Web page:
Când nici duşmani, nici fraţi nu te-ar atinge,
In tine s-ar încrede, mai puţin:
De-ai împlini momentul care fuge,
Cu o solie demnă de Olimp,
Al tău sa fie Cerul şi Pământul!
Dar mai presus, virtutea de-a fi OM!

(Rendered in Romanian by Constantin ROMAN, London,
© 2013 Copyright Constantin ROMAN)

* * * * * * * * * * * *

Spanish flag


Si puedes estar firme cuando en tu derredor
todo el mundo se ofusca y tacha tu entereza;
si cuando dudan todos, fías en tu valor
y al mismo tiempo sabes excusar su flaqueza;
si puedes esperar y a tu afán poner brida,
o blanco de mentiras esgrimir la verdad,
o siendo odiado al odio no dejarle cabida
y ni ensalzas tu juicio ni ostentas tu bondad;

Si sueñas pero el sueño no se vuelve tu rey:
si piensas y el pensar no mengua tus ardores;
si el triunfo o el desastre no te imponen su ley
y los tratas lo mismo, como a dos impostores:
si puedes soportar que tu frase sincera
sea trampa de necios en boca de malvados,
o mirar hecha trizas tu adorada quimera
y tornar a forjarla con útiles mellados…
…si puedes mantener en la ruda pelea
alerta el pensamiento y el músculo tirante
para emplearlos cuando en ti todo flaquea
menos la voluntad que te dice: “Adelante”;

Si entre la turba das a la virtud abrigo;
si, marchando con reyes del orgullo has triunfado;
si no pueden herirte ni amigo ni enemigo;
si eres bueno con todos, pero no demasiado,
si puedes llenar los preciosos minutos
con sesenta segundos de combate bravío,
tuya es la Tierra y todos sus codiciados frutos,
y lo que más importa: ¡serás hombre, hijo mío!”

© Dra. Gloria M. Sánchez Zeledón de Norris Yoyita.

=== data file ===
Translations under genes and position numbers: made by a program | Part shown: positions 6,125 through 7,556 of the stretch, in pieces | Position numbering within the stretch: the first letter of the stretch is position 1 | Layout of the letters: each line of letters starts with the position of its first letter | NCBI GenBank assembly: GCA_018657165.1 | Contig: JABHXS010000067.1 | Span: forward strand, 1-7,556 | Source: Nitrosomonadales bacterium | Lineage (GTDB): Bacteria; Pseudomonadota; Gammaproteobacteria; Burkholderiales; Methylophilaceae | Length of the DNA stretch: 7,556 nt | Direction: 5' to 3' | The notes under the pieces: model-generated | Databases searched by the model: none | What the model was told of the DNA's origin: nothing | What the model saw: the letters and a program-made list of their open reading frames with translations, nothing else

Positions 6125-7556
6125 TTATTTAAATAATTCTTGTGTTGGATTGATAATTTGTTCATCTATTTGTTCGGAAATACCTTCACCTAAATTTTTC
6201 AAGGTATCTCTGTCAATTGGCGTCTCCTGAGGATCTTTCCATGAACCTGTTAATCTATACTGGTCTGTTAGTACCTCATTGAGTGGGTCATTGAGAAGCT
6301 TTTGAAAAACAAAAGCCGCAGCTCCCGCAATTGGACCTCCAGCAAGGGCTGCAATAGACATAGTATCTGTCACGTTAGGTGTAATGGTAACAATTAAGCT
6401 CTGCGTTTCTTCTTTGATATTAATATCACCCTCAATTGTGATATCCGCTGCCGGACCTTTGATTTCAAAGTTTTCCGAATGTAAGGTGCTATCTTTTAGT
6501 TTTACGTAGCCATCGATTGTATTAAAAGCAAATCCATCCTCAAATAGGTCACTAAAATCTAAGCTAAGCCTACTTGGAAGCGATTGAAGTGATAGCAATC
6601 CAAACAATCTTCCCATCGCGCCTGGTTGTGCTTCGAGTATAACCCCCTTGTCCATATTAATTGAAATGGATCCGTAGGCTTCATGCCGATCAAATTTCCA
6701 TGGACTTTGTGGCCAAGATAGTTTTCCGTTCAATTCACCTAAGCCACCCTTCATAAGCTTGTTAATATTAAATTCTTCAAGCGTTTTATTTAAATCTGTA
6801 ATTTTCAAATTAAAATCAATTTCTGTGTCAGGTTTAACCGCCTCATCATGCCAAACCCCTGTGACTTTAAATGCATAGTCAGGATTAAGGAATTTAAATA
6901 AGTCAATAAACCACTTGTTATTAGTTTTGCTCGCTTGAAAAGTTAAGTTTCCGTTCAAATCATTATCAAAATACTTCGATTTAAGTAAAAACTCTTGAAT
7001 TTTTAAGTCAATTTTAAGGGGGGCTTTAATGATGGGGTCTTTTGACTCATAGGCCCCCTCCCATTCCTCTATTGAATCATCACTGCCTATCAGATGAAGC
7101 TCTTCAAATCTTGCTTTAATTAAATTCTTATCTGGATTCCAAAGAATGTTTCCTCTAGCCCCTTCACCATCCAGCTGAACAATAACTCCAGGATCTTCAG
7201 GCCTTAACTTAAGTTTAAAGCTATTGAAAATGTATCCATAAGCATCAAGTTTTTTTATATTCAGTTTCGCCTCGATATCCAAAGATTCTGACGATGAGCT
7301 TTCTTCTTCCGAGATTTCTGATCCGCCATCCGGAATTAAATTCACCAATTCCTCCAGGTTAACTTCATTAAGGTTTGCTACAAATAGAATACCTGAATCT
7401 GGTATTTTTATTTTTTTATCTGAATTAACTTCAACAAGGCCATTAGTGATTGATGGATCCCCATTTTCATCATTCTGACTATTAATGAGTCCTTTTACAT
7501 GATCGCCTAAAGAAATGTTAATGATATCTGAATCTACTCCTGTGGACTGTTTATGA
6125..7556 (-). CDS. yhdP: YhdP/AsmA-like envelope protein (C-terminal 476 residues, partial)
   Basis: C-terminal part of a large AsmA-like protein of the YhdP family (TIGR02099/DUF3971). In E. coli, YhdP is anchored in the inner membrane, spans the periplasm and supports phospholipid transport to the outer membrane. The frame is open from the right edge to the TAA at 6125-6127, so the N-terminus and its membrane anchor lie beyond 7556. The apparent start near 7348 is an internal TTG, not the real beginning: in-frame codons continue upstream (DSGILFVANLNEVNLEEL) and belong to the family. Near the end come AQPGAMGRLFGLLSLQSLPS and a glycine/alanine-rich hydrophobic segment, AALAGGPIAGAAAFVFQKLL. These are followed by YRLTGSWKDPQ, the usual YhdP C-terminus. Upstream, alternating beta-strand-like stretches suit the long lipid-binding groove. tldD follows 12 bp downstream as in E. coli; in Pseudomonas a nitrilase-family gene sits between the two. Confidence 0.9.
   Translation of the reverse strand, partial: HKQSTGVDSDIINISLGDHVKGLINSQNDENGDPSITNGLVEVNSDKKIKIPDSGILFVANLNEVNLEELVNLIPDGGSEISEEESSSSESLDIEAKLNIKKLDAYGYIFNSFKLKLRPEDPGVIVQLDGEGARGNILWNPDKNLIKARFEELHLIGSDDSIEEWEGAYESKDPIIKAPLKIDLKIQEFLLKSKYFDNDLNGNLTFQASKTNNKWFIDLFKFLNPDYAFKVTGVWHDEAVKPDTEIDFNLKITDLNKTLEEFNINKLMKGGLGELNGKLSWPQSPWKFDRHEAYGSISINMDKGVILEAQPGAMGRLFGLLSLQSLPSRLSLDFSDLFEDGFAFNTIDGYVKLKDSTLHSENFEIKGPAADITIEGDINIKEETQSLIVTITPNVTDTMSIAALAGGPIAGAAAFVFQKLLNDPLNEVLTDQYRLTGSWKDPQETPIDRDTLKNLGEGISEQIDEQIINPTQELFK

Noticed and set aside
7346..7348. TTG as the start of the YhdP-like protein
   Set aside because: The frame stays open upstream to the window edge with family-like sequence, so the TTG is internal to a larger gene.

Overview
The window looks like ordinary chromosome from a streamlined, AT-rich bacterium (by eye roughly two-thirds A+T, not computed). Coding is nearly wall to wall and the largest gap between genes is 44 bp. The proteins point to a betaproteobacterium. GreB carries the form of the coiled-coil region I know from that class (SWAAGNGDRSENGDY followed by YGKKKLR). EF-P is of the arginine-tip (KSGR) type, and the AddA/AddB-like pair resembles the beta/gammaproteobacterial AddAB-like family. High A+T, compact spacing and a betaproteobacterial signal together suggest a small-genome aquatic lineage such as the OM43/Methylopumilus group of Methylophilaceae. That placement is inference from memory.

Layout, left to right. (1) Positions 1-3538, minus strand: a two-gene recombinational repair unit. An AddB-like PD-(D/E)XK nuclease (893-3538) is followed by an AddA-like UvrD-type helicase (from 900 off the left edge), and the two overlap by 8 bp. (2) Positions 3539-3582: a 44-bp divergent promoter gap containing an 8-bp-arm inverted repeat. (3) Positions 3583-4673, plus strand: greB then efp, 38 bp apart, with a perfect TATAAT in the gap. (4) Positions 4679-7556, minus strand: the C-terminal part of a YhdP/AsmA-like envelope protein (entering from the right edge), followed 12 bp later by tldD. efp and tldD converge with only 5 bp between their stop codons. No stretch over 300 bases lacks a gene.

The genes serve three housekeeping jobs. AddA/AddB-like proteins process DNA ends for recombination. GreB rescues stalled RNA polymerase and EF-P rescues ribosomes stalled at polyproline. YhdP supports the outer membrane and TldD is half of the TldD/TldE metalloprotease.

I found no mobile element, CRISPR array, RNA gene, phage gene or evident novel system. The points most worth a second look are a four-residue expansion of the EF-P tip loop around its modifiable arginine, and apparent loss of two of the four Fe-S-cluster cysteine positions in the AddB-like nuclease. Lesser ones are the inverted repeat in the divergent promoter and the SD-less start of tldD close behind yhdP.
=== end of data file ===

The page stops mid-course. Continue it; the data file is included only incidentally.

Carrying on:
El editor está muy agradecido a El Señor Don Ray Escámez Rivero amablemente para proporcionar esta hermosa versión española, publicada anteriormente.

* * * * * * * * * * * *

Tu seras un Homme, mon fils

Si tu peux voir détruit l’ouvrage de ta vie
Et sans dire un seul mot te mettre à rebâtir,
Ou perdre en un seul coup le gain de cent parties
Sans un geste et sans un soupir ;

Si tu peux être amant sans être fou d’amour,
Si tu peux être fort sans cesser d’être tendre,
Et, te sentant haï, sans haïr à ton tour,
Pourtant lutter et te défendre ;

Si tu peux supporter d’entendre tes paroles
Travesties par des gueux pour exciter des sots,
Et d’entendre mentir sur toi leurs bouches folles
Sans mentir toi-même d’un mot ;

Si tu peux rester digne en étant populaire,
Si tu peux rester peuple en conseillant les rois,
Et si tu peux aimer tous tes amis en frère,
Sans qu’aucun d’eux soit tout pour toi ;

Si tu sais méditer, observer et connaître,
Sans jamais devenir sceptique ou destructeur,
Rêver, mais sans laisser ton rêve être ton maître,
Penser sans n’être qu’un penseur ;

Si tu peux être dur sans jamais être en rage,
Si tu peux être brave et jamais imprudent,
Si tu sais être bon, si tu sais être sage,
Sans être moral ni pédant ;

Si tu peux rencontrer Triomphe après Défaite
Et recevoir ces deux menteurs d’un même front,
Si tu peux conserver ton courage et ta tête
Quand tous les autres les perdront,